The fact is that the most obvious beneficiaries from the introduction of this Aspiration tax are the children with parents wealthy enough to pay the fees for them.


The children of the wealthy establishment already have loads of huge advantages in life, and the imposition of a 9% Aspiration Tax on "the lower orders" when they get uppity and try to better themselves, is an excellent way of further protecting the privilege of the children of the establishment minority.

For parents who can afford to send their children to private schools like Eton (£34,000+ per year in fees), Harrow (£33,000+ per year in fees) or Westminster (£33,000+ in fees), it would hardly be an enormous stretch to cough up an additional £9,000 per year so that their children can avoid ever having to pay the 9% Aspiration Tax that is imposed on graduates from "the lower orders".

It's easy to see how imposing an additional 9% income tax on the lower orders would create yet another life advantage for the children of the establishment class. The 9% Aspiration Tax is a method of confiscating disposable income from "the lower orders" so their financial means are even more diminished. This means that there will be even less competition from below for the establishment class.

If two people, one from an establishment family and the other from an ordinary background, qualify with the same class of degree at the same university and end up earning the same salary, the establishment graduate is at a huge advantage when it comes to setting up their own business, because they won't have to pay the 9% Aspiration Tax. This means they will have more disposable income to invest in establishing their own business. The 9% Aspiration Tax levied on graduates from ordinary backgrounds also puts the establishment graduate at a huge advantage in life when it comes to other things too, such as buying a house, or starting a family. 

In my view, you'd have to be a very gullible person to naively accept the government narrative on the reasons behind any of their schemes (no matter which party is in charge). Anyone with an inquisitive mind should consider alternative explanations. In my view the alternative explanation that makes a hell of a lot more sense than the official explanation, is that the main beneficiaries from such a scheme will be the children of the establishment, ie, the children of the very MPs who voted in favour of the introduction of Aspiration Taxes for graduates from ordinary backgrounds in 1998, and then voted to triple them in 2004, and then to triple them again in 2010.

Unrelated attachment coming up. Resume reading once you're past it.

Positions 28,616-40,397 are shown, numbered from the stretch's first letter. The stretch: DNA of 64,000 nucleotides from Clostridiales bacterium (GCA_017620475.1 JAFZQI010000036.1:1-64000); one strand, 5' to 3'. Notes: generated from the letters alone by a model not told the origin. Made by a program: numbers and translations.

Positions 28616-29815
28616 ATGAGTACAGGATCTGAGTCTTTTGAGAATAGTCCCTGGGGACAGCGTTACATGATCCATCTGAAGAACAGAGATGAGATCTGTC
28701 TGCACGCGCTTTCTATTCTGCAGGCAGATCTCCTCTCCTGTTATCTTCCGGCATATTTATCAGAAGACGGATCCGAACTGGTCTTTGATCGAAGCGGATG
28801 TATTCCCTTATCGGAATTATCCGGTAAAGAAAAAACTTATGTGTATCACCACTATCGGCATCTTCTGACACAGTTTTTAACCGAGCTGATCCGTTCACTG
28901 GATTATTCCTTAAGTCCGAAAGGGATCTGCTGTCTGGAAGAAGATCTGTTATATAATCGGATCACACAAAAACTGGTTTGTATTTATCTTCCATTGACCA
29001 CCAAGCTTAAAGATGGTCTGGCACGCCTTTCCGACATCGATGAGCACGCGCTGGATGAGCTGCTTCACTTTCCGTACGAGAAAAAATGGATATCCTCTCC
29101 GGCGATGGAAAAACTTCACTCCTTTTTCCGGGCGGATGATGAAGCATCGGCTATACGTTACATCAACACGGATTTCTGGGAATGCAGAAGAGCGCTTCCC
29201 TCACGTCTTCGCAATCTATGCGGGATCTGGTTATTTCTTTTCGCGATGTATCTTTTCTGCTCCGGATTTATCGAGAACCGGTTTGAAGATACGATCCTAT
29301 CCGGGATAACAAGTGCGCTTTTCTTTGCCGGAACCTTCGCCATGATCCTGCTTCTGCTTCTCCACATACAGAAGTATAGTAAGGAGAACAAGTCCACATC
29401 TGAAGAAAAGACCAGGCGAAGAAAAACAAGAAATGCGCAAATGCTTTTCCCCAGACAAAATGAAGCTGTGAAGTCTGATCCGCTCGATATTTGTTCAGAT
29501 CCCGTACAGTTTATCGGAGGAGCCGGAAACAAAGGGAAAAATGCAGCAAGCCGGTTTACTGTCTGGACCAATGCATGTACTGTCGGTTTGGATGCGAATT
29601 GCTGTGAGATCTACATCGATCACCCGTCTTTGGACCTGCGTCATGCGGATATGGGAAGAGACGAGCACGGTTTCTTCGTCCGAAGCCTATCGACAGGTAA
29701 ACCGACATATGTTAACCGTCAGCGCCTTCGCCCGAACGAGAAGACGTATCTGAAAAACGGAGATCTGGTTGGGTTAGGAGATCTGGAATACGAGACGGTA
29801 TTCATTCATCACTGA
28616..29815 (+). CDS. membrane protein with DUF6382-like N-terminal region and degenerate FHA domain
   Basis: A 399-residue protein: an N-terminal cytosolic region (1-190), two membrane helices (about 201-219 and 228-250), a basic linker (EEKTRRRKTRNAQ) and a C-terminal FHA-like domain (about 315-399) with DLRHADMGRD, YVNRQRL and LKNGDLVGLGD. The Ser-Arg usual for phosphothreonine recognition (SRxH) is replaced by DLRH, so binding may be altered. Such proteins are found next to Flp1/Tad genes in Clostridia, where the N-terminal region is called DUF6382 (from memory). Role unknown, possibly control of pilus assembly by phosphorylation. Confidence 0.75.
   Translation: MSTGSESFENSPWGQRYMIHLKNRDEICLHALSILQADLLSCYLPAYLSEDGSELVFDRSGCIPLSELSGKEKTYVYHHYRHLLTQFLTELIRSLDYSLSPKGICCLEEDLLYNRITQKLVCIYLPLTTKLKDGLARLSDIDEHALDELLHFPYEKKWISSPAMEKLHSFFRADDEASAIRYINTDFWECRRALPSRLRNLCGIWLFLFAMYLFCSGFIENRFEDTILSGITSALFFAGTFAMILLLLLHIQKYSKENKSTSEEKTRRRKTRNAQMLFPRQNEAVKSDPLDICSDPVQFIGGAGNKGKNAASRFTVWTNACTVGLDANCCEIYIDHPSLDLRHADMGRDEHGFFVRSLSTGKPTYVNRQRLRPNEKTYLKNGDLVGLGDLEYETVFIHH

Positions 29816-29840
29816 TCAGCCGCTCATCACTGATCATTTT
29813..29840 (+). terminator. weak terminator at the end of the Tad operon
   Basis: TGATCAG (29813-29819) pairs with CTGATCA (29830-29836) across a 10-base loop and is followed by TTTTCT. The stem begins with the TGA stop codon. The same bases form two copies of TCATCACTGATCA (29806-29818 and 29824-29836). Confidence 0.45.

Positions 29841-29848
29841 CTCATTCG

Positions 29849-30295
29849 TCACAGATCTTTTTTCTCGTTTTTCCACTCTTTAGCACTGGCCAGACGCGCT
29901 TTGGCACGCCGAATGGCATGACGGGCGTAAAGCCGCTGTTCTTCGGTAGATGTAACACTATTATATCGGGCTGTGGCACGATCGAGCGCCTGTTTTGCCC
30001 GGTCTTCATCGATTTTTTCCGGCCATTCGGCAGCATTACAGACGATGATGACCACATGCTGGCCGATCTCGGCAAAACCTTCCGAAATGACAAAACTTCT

Some people might say that it's unreasonable to assume such sickening ulterior motives from the political classes, and complain that the idea that they would deliberately hinder social mobility to protect the privileges of the establishment class is unconscionable. However these people are probably not familiar with the education secretary Michael Gove's assertion that "some people will, apparently, be put off applying to our elite institutions by the prospect of taking on a debt of this size. Which, as far as I'm concerned, is all to the good".

Even if the government narrative is unquestioningly accepted, and analysis of who the main beneficiaries are is completely ignored, the fact that the government were so far out with their calculations should be grounds for sacking the universities minister David Willetts. However, just like other grotesquely incompetent Tory ministers like Iain Duncan Smith and George Osborne, he's seemingly immune from censure for his failings.

Once again, like so many other political issues, the introduction of Aspiration Taxes for graduates from ordinary backgrounds boils down to a simple choice between grotesque incompetence, or outright malice. There is simply no other explanation.